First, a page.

Last year, love was all you needed to enter the Common Good Books annual poetry competition. This year, love is not required---but you do need to revive the lost art of letter-writing.
The theme of this year's competition is "Dear You," and the bookstore is looking for poems in the form of letters--and they don't have to be nice ones, either. (Just poetic.) (And to real, living people.)
Proprietor Garrison Keillor has upped the prize money to $5,000, which will be divided into three $1,000 grand prizes and four $500 prizes for "poems of merit." This surely makes the bookstore's competition one of the most lucrative in the country for a single poem. Last year's competition, with prizes of $4,000, drew more than 1,000 entries.
Here are the rules for this year's competition:
1) The contest it open to anyone living within the United States.
2) Entries must be a single poem, in the form of a letter to a real, living person.
3) Entries must be original work, previously unpublished, and the author must have full rights to the material.
4) Only one entry per person.
5) Entries must be mailed to Common Good Books, 38 S. Snelling Av., St. Paul, MN 55105 and postmarked no later than April 4, 2015.
Winners will be announced at noon on Sunday, April 19, at a celebration at Macalester College's Weyerhaeuser Chapel.
Kristal Leebrick's prize-winning love poem has it all: winter, North Dakota, young love, first love, the northern lights, sentimentality, and the wise perspective of later years. It's evocative without being sweet, nostalgic without being mawkish, and it attracted the admiration of the three fine judges of Common Good Books' second annual Love Poems competition, who awarded it first prize.
Leebrick lives in St. Paul, edits a monthly newspaper, and is the author of "Dayton's: A Twin Cities Institution."
The four runners up in the competition are:
Edwin Romond of Wind Gap, Penn.
Kathleen Novak of Minneapolis
Ann Harrington of St. Paul
and Chet Corey of Bloomington.
Judges were Garrison Keillor, Patricia Hampl and Tom Hennen; Leebrick wins $1,000 and the four runners-up each with $250. May they spend it on fine pens, thick journals, and lots of books!
Here is the winning poem:
New Year Love
I remember our breath
in the ciy air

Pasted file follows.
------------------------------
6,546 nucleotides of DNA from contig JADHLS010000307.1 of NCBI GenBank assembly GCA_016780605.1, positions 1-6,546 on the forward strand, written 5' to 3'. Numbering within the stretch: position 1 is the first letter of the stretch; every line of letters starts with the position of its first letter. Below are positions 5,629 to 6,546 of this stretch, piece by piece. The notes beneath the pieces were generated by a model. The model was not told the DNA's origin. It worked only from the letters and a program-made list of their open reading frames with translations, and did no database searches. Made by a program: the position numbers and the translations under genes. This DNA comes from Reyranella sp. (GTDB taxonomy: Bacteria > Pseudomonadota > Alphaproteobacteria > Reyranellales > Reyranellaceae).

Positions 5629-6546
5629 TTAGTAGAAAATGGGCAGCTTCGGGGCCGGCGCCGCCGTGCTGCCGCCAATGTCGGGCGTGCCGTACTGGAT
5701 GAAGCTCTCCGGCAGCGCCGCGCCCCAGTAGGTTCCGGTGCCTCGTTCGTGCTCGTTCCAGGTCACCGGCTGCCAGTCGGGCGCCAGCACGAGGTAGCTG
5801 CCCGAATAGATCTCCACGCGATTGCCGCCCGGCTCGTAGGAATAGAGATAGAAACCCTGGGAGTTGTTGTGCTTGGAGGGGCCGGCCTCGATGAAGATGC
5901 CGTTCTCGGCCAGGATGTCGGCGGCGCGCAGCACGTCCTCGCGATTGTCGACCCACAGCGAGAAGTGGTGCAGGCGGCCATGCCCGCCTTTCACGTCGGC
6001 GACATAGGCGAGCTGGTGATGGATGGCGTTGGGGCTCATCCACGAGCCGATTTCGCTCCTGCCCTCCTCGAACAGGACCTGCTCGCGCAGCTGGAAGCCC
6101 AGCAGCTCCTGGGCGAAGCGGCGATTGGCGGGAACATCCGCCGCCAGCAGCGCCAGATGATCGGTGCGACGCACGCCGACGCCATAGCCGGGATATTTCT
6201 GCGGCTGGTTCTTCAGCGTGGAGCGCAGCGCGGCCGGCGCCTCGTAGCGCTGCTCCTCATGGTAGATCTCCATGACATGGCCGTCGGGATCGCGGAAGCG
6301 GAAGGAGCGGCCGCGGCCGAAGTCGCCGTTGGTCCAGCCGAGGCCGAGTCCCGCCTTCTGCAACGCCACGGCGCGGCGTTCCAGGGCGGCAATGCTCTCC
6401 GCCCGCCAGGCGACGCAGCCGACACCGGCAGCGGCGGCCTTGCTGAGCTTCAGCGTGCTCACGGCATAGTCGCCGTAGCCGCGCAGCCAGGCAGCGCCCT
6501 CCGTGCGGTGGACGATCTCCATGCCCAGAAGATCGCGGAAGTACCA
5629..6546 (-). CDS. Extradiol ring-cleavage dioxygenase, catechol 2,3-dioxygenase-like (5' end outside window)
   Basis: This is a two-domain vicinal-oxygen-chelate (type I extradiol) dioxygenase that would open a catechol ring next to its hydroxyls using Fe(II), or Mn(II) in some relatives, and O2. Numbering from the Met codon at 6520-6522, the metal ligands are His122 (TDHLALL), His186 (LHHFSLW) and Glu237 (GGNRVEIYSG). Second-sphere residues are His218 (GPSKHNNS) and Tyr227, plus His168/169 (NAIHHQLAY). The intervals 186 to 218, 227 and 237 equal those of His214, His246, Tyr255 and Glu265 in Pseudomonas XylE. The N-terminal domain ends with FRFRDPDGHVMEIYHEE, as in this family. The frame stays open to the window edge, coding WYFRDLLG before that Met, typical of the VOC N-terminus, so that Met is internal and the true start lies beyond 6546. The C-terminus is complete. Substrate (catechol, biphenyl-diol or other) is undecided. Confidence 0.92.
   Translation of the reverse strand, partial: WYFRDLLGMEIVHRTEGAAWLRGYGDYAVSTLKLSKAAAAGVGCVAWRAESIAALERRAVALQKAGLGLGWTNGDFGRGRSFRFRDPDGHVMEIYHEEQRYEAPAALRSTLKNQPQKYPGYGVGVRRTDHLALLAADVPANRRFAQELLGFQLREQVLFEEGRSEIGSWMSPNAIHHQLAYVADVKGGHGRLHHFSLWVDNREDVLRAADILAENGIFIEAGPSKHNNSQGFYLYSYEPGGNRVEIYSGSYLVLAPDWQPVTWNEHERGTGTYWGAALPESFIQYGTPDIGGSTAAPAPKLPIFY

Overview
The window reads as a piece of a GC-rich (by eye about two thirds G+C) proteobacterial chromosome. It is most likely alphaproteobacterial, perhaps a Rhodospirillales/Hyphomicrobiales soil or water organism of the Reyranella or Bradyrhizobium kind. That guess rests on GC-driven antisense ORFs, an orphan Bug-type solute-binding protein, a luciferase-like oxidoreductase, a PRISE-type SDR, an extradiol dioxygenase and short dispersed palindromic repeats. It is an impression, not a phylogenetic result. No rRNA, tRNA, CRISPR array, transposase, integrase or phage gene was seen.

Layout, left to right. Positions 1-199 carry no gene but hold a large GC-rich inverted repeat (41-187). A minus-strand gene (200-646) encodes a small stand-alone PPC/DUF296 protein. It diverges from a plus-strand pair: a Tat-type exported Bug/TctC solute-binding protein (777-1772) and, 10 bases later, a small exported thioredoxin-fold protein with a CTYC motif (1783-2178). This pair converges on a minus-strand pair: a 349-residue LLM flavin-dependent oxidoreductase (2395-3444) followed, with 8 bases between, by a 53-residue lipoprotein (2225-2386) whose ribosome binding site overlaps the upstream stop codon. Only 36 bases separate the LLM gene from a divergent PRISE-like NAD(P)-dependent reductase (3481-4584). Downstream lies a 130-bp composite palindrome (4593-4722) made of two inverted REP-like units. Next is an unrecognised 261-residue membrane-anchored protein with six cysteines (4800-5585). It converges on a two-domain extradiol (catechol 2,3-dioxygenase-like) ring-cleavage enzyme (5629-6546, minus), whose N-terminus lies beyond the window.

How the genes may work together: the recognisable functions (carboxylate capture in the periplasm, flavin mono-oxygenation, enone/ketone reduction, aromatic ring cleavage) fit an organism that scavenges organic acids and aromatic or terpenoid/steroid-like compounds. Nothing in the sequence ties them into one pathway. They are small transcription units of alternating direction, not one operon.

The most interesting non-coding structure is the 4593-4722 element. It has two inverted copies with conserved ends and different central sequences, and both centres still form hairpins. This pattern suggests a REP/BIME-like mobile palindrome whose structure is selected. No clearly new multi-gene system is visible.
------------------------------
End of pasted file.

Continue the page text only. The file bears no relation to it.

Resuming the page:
and how the northern lights gathered
in a haze at the horizon,
spread up past the water tower
then vanished into the dark.
I remember that January night in North Dakota:
We left the dance,
the hoods of our dads' air force parkas zipped tight,
our bare hands pulled into the coat sleeves.
into the wind
down the drifting sidewalks of our eight-grade lives
to the brick-and-clapboard row houses on Spruce Street.
We ducked between buildings
and you pulled me close.
A flickering light from someone's TV screen.
A kitchen window.
Your fingers tracing my face.
Your hair brushing my eyes.
Your skin, your lips.
I remember that January night in North Dakota,
but I can't remember you rname.
Common Good Books' second love poem competition drew more than 1,000 entries--"five shopping bags worth," writes Garrison Keillor (pictured) on his Common Good Books blog.
Keillor and fellow poet-judges Patricia Hampl and Tom Hennen read poems about all kinds of love--love of cheese and tomatoes (that's two separate poems), cats and dogs (definitely separate poems), men and women, hymns and helmets.
They narrowed the field from 1,100 submissions to 25 finalists; most of the poets are from Minnesota but definitely not all of them.
The winner will be announced at a public event at 1:30 p.m. Sunday, April 27, at Weyerhaeuser Chapel at Macalester College.
Here are the finalists--the name of the poem, the author, the hometown:
"Map," Melissa Anderson, Minneapolis
"Love Poem, Late in Life," Chet Corey, Bloomington
"Anniversary," Kathleen Donkin, Lubec MAINE
"Lexiphilia," Julie Excell, Denver CO